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Domestic violence

Therapy can help men stop domestic violence

It is not given that violent men who get therapy will stop their behaviour. A decisive factor for success is that the therapist and the client have a common understanding of the problem, according to researcher Bente Lømo.

Therapy can help men stop domestic violence

It is not given that violent men who get therapy will stop their behaviour. A decisive factor for success is that the therapist and the client have a common understanding of the problem, according to researcher Bente Lømo.

Minority girls in need of a more uniform child welfare system

Do the Norwegian child welfare service succeed in helping young girls from minority backgrounds who experience strong social control and violence at home? Researchers found that measures should be taken to ensure greater knowledge of and trust in the service, aimed at young people.

Is it possible to treat men who beat their partners?

Many men drop out when they seek therapeutic help for their violent tendencies. One researcher wanted to know why.

Victims of violence stop breastfeeding sooner

One in four women who have been victims of violence as adults is at risk of stopping breastfeeding before the baby is four months old.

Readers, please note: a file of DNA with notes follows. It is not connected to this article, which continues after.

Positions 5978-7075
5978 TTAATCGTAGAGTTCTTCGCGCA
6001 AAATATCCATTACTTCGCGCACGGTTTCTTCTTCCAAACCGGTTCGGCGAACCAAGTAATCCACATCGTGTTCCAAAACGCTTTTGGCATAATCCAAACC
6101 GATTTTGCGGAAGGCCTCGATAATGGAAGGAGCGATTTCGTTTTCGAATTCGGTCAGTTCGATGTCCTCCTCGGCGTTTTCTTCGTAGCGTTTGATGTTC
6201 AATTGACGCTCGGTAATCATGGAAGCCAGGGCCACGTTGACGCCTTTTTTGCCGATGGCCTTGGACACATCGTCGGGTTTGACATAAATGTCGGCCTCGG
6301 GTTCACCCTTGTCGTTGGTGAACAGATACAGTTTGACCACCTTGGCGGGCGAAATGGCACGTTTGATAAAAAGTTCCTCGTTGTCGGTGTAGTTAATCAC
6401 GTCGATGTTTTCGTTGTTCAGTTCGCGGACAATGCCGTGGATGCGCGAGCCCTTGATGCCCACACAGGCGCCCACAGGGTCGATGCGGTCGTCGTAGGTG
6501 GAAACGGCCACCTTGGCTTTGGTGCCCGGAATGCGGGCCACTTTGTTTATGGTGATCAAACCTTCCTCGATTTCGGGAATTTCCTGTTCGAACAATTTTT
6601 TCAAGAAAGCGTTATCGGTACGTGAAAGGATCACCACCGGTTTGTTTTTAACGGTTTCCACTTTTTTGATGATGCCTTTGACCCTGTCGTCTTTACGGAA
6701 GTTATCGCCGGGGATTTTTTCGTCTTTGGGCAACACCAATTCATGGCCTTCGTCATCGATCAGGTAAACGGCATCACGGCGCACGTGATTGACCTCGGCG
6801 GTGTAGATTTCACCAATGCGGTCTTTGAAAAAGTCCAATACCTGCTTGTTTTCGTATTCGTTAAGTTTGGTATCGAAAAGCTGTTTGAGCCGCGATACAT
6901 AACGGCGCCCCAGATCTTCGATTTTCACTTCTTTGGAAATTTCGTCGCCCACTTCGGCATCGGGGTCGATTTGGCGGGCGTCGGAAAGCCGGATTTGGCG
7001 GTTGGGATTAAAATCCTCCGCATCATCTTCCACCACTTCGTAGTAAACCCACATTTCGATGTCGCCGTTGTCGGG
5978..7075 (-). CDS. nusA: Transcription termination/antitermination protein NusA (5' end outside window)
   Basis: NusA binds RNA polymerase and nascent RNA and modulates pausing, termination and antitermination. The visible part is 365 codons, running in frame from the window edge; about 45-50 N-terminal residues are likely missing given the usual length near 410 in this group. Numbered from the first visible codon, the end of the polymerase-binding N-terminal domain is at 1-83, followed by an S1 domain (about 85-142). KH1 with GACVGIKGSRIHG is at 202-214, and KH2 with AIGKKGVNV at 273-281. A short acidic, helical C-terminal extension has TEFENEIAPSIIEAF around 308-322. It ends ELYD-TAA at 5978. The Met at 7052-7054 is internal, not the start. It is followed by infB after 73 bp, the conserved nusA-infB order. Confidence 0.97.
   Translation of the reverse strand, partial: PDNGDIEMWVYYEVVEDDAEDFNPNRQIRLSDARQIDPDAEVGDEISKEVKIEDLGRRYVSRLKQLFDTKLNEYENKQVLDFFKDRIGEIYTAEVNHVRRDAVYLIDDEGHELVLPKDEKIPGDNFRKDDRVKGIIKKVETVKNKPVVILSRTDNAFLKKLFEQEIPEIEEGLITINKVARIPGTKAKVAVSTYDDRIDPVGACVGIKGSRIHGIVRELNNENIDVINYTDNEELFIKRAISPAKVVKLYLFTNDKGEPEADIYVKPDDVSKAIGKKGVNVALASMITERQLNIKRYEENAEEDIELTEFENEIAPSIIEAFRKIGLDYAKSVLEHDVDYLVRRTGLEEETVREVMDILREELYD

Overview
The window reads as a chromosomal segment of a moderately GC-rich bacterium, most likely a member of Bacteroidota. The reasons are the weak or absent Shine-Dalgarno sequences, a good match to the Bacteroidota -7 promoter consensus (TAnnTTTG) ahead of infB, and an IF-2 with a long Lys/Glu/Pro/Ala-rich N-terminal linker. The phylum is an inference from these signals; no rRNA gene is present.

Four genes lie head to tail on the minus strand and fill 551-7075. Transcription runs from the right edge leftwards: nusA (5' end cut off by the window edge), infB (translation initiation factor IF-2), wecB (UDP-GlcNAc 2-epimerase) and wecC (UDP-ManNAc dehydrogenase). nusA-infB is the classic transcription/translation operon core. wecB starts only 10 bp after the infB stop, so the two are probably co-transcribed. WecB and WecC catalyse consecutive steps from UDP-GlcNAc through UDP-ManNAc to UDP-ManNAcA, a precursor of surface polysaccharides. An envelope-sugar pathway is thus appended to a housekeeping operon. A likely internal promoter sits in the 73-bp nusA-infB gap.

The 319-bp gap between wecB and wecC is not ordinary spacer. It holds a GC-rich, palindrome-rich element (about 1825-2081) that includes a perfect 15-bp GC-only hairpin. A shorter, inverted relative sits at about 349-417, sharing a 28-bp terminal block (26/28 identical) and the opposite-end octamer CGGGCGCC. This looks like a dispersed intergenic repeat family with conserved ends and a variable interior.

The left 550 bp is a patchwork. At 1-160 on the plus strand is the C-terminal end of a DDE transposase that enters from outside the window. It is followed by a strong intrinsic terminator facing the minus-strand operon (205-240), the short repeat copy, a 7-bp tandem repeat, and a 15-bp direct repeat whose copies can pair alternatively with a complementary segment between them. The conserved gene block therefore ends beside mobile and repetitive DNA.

Men’s violence towards women is not only about power

The majority of men who use violence towards their partner struggle with serious mental issues. We need to look at more than just the power relations between the sexes to understand domestic violence, says researcher.

Culture not the main culprit in domestic violence against minority children in the Nordic countries

Children with minority backgrounds are more frequently subjected to violence at home than ethnic Nordic kids. Poverty and social status are stronger contributing risk factors than foreign cultures, according to researchers.

Supportive mums important for pregnant victims of partner violence

Having a helpful mother is important for most women who themselves become pregnant. She is, however, even more essential for victims of partner violence, researcher believes.

The stereotypical picture of intimate partner violence revised

A higher socio-economic status than one's partner increases the chance of psychological violence and abuse. This applies to both men and women.

Child welfare service is reluctant to intervene in high-conflict cases

The Norwegian Child Welfare Service does not take cases involving suspected child abuse seriously enough in high-conflict cases between the parents, according to researchers.